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Arq Neuropsiquiatr. 2003 Jun;61(2A):194-8. Epub 2003 Jun 9.

Long-term outcomes of symptomatic electrodiagnosed carpal tunnel syndrome.

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1
Electromyography Laboratory, Clinical Neurophysiology, Department of Neurological Sciences, State Medical School, São Jose do Rio Preto, SP, Brazil. jaris@terra.com.br

Abstract

This study was done to evaluate the long-term patient's satisfaction after carpal tunnel syndrome (CTS) electrodiagnostic done between 1989 and 1994 (5 to 10 years follow-up). Mail contact was made to 528 consecutive cases with a questionnaire to be filled; 165 patients responded after 19 exclusions. CTS severity was graded from 0 (incipient) to 4 (severe) after a combination of median sensory distal latency, sensory median-radial latency difference and amplitude of the median compound muscle action potential. Current symptoms ("cure", improved, unchanged or worsed) and the therapy utilized, either surgical or conservative, were analyzed to the initial CTS severity, age and duration of symptomatology. Surgical release was done in 114 cases (69%). Patient's satisfaction after surgical and non-surgical were respectively, 77.6% and 16% ("cure"), 13.6% and 52% (much improved), 5.4% and 9.3% (little improved), 2.7% and 16% (unchanged), 0.7% and 6.7% (worsed). The frequency of "cure" versus unchanged/worsed or "cure"/much improved versus unchanged/worsed was highly significative (Fisher, P-value < 0.001) and was not influenced by the CTS electrophysiological severity. There was no relationship between the outcome after surgery and duration of symptomatology, age or CTS severity. Conservative benefice was more prevalent in those with shorter symptomatology and older age; the majority of conservative failure cases had mild initial CTS. We concluded the excellent surgical benefice described by patients and the absence of any predictive factors based on CTS severity, age or duration of symptomatology for outcome.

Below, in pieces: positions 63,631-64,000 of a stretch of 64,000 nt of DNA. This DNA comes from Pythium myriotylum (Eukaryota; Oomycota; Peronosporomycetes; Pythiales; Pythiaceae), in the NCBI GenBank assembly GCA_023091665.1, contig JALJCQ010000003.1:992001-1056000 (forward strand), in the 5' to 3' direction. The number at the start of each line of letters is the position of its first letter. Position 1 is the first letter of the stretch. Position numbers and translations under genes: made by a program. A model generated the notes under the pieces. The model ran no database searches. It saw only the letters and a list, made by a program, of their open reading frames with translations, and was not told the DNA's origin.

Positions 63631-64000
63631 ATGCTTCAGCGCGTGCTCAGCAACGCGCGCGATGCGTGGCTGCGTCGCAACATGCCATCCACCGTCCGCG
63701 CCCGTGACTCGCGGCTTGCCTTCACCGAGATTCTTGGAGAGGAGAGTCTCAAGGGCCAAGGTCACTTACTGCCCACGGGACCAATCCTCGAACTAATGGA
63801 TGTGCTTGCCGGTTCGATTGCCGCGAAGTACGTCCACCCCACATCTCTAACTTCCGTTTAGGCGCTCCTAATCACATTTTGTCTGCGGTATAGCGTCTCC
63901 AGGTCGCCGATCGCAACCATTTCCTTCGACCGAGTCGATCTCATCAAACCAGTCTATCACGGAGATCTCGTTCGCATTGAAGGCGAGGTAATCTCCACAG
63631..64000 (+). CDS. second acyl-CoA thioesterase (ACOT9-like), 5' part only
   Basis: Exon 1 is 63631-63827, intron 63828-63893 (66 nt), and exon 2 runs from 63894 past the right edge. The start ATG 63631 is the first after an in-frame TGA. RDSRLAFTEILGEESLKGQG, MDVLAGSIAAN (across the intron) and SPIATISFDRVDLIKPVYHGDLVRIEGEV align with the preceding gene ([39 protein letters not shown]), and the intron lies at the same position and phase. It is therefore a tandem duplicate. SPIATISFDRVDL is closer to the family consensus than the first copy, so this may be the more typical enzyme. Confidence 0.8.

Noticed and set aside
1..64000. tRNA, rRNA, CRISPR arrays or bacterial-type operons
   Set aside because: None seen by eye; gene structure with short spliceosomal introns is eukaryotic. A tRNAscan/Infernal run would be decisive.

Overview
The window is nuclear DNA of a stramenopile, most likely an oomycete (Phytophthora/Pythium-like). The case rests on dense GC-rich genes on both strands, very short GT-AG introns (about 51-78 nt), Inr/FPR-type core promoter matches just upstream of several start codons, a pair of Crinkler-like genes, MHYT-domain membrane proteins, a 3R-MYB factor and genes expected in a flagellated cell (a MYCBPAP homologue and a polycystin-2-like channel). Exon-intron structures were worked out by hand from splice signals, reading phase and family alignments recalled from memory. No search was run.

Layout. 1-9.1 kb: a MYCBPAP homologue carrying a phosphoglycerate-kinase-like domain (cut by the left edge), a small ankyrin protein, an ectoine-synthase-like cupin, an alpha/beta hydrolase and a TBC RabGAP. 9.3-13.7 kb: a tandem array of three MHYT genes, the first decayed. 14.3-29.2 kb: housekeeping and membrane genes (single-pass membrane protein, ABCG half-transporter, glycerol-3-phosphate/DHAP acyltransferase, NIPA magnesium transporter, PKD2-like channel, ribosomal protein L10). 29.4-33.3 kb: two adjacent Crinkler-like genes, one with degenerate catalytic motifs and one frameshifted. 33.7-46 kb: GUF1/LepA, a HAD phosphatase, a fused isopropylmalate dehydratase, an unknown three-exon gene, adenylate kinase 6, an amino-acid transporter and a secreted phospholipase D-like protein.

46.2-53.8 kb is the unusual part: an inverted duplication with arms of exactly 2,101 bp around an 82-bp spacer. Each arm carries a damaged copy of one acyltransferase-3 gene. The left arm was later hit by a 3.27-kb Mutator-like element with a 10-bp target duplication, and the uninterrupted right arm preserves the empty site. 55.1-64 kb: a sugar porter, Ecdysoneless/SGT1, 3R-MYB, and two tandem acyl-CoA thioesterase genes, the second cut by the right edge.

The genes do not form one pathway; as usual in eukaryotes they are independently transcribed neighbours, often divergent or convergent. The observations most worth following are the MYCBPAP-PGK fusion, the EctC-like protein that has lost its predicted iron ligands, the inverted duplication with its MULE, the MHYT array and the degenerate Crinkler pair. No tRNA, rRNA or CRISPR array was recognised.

PMID:
12806496
[Indexed for MEDLINE]
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